A Thousand Splendid Suns by Khaled Hosseini
My rating: 4 of 5 stars
Summary: Propelled by the same
superb instinct for storytelling that made The Kite Runner a beloved
classic, A Thousand Splendid Suns is at once an incredible chronicle of
thirty years of Afghan history and a deeply moving story of family,
friendship, faith, and the salvation to be found in love.
generation apart and with very different ideas about love and family,
Mariam and Laila are two women brought jarringly together by war, by
loss and by fate. As they endure the ever escalating dangers around
them—in their home as well as in the streets of Kabul—they come to form a
bond that makes them both sisters and mother-daughter to each other,
and that will ultimately alter the course not just of their own lives
but of the next generation. With heart-wrenching power and suspense,
Hosseini shows how a woman’s love for her family can move her to
shocking and heroic acts of self-sacrifice, and that in the end it is
love, or even the memory of love, that is often the key to survival.
stunning accomplishment, A Thousand Splendid Suns is a haunting,
heartbreaking, compelling story of an unforgiving time, an unlikely
friendship, and an indestructible love.
3.5 to this one, I think. I actually finished this book a couple of days ago but decided to let it sit while I decided what I wanted to write about it.
I also wanted to see if my opinion would shift on it, since the reviews from people on my friends list have been a bit mixed.
I found this to be a solid book, very lyrical and moving. It tells the story of two women in Afghanistan, a generation apart, and how their lives are brought together - whether you regard it by chance or by fate, they change each other's lives and this is their story.
This isn't what I would call a happy book, though I found it to be tinged with hope, infused with the strength of the human spirit. It's a book you read to learn more about the world and the cultures that fill it, and perhaps do some reflecting on how different our lives would be if we'd happened to be born into a different family, a different culture. This was another reminder for myself of just how lucky I was to be born in Canada. The experiences in this book are far removed from what most of us on here have ever gone through ourselves, and surpass our understanding - the grief, the oppression, the poverty, the struggle to survive. It's something to sit with and reflect on, and consider all the ways that we could and should be trying to change it.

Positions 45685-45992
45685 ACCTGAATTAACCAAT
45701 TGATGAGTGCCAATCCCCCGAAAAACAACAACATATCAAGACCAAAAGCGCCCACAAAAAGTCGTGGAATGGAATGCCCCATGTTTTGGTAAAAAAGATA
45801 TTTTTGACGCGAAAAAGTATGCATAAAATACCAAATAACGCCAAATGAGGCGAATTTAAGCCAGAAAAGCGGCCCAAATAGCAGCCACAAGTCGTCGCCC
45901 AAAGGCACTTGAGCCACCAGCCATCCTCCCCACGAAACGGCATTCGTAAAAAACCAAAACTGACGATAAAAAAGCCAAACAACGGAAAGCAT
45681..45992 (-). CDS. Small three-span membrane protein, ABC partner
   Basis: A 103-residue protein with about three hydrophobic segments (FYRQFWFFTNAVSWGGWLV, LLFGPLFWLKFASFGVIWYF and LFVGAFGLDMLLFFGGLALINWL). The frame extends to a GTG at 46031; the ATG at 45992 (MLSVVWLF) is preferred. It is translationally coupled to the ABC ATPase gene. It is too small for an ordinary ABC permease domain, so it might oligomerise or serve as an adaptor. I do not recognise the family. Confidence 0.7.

One thing I really enjoyed about this book was the cast of characters in it, and the spectrum that they covered. For all that we sympathise with certain characters, their flaws are also readily apparent - from the selfishness of Mariam's mother and her choices and her father's cowardice, to the cruelty of women who had the chance to give her a different life, to the home life of Laila's mother, a woman we first see through Mariam's eyes.
I've seen some criticism of how men are portrayed in this book, and while I understand where those criticisms are coming from, I think they were offset by certain characters within the book. It's not that all of the men are evil or bad, merely that the story that's being told is very much shaped by men and the poor or perhaps misguided decisions they make, and the actions they consider 'right' which very clearly are not. I think there needs to be room for that kind of story. I also think it's important to remember that every story has a point of view or a perspective that it is trying to show, and that not all books can show all perspectives - and that's okay. I think the story that this book is trying to convey is extremely important and that certain changes would have taken away from what it was.
This book also delves into Afghan history, and for that I think I'll have to reread it at some point - on this read I was more focused on the plot and the characters, and on a second read I think I'd have more awareness of the political backdrop, and absorbing the events that are happening and connecting them to research. I enjoy when a book makes that possible, since this isn't a country that I know much about.
This isn't a book that is an easy or a fun read, as fair warning. It's not the sort of book that you'll want to pick up to read for a bit of fun distraction or 'light reading. It's definitely worthwhile, however, and one I'm glad I picked up. I'm also going to add it to my list of diverse books!
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